The absence of a specialist cancer treatment centre in the country equipped with proper tools, equipment and manpower to treat cancer patients is a major concern for the Health Department.
And senior health officials are now holding regional cancer outreach meetings with doctors and health administrators from each region in a bid to gather as much information as possible to put together a national cancer program to address this issue.
During its Highlands Regional Outreach meeting in Mt Hagen last week, doctors expressed concern that the absence of proper cancer screening tools and equipment, delays in histopathology diagnosis (can only be done in PMGH), lack of consistent and reliable supplies of chemotherapeutic drugs and absence of proper radiotherapy facilities were resulting in large numbers of unnecessary deaths from cancer.
This coupled with lack of awareness and late presentation by patients were contributing to this huge problem, they added.
The doctors said the National Department of Health (NDoH) wanted to establish oncology centres in major hospitals such as Mt Hagen, Goroka and Angau but a lot of work was needed to improve the facilities, train all levels of staff and ensure the appropriate equipment was in place.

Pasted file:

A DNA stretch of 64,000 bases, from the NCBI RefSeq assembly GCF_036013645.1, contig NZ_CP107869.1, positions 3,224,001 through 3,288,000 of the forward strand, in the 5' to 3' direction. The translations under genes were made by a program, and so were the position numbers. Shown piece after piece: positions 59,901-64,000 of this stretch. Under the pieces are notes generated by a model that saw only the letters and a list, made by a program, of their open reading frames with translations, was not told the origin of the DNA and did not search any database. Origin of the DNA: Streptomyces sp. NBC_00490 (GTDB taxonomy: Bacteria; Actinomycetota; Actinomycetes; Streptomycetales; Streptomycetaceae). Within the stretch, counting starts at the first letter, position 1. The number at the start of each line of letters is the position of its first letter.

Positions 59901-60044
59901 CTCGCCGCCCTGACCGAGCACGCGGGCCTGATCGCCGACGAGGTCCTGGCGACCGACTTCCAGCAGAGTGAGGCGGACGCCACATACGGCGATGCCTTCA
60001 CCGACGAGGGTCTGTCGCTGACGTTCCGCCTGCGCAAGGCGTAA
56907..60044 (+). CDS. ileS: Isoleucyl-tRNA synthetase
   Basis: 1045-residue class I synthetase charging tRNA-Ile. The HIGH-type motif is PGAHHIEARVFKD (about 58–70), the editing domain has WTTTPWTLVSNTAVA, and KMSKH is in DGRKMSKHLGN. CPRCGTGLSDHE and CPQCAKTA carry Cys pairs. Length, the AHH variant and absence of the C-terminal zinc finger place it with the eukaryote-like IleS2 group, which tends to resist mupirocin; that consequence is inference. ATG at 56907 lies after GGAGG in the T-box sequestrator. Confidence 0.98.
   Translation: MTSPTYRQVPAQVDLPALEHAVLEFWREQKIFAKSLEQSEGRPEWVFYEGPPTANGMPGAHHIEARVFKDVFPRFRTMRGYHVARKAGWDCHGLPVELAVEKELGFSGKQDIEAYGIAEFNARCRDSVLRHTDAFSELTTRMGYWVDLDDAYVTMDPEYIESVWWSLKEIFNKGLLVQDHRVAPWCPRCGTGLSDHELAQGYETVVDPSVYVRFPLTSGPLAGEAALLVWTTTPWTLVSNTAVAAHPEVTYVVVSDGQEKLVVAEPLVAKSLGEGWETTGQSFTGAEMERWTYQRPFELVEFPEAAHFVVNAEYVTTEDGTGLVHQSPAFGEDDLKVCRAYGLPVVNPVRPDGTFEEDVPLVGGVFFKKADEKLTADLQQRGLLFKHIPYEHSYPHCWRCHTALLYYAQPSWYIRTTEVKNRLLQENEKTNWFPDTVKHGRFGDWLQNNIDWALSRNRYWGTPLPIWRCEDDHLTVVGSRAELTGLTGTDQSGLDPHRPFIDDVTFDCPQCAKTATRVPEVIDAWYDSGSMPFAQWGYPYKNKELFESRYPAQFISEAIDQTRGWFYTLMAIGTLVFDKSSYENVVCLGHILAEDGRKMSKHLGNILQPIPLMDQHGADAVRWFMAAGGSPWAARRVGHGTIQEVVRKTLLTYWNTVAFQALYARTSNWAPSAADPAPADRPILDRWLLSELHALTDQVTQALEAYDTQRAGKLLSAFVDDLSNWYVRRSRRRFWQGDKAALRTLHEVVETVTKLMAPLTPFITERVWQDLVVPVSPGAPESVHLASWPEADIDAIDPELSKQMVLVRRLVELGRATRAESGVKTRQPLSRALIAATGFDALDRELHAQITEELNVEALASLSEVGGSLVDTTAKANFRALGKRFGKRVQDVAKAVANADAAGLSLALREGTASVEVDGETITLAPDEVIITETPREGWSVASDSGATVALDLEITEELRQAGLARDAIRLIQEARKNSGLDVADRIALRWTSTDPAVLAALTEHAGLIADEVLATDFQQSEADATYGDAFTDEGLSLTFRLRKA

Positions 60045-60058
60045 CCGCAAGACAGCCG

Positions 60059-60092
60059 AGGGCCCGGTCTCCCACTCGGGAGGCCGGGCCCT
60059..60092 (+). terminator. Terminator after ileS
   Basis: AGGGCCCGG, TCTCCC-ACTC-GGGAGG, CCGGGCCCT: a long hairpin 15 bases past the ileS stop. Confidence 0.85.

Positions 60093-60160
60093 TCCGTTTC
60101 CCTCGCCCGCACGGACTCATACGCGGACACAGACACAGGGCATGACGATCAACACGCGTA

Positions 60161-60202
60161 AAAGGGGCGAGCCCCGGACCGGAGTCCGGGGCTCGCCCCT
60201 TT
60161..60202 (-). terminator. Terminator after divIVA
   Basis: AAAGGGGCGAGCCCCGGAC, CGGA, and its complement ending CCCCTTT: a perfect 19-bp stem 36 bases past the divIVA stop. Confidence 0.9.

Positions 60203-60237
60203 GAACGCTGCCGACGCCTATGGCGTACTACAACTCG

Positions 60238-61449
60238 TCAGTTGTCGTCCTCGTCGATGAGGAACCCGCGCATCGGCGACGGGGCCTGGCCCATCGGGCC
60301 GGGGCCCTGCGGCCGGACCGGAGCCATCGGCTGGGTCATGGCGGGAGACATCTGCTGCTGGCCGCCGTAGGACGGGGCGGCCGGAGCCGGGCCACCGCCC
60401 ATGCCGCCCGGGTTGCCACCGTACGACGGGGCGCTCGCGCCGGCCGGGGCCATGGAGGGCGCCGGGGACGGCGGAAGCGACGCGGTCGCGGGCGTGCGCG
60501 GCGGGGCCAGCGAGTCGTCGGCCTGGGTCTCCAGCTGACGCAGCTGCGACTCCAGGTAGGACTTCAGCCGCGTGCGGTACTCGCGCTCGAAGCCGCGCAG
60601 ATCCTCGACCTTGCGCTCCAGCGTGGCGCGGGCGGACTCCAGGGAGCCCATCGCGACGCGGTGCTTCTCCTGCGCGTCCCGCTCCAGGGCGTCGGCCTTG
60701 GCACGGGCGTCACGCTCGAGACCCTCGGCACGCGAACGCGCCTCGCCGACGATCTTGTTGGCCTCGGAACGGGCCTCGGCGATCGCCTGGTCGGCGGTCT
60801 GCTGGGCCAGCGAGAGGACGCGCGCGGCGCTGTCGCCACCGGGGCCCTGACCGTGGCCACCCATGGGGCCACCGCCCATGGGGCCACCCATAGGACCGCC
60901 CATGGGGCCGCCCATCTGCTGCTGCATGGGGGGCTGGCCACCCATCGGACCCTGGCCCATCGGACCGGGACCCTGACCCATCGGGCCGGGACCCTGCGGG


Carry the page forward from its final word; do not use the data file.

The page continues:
They said the Health Department and its development partners together with the National Government needed to work together to address this issue.
The doctors suggested that one way to address this issue was for the Government to fund and establish a fully-equipped and staffed national state-of-the-art oncology centre to treat patients from all provinces.
The regional outreach meetings are held to gather as much information as possible on services provided so that an accurate and up-to-date report on cancer could be prepared for the Health Secretary to present to the Health Minister for action by the Government.
A number of presentations were made at the Mt Hagen meeting, mostly by doctors from Mt Hagen Hospital which the meeting said were useful and informative and would be included in a final report with recommendations for all stakeholders to see and action.
The acting Chief Executive Officer of the Western Highlands Provincial Health Authority (WHPHA), Mr David Vorst in welcoming the delegates said a national cancer treatment centre was fundamental to the growth of the nation.
He said the regional cancer meetings were held at a time when the WHPHA was currently negotiating with private enterprise, supported by NDoH to buy equipment and set up an oncology service under its redevelopment program and he welcomed the initiative taken.
Mr Vorst said Mt Hagen being the referral hospital for the Highlands region was a busy hospital serving nearly half the population of PNG and the quality of care provided was as good as anywhere in the country.
He said this year the WHPHA had spent in excess of K1.6 million to purchase drugs which the Health Department could not supply and it was hoped that under the redevelopment program, a regional drug procurement unit would be set up to have a good supply of drugs for the region.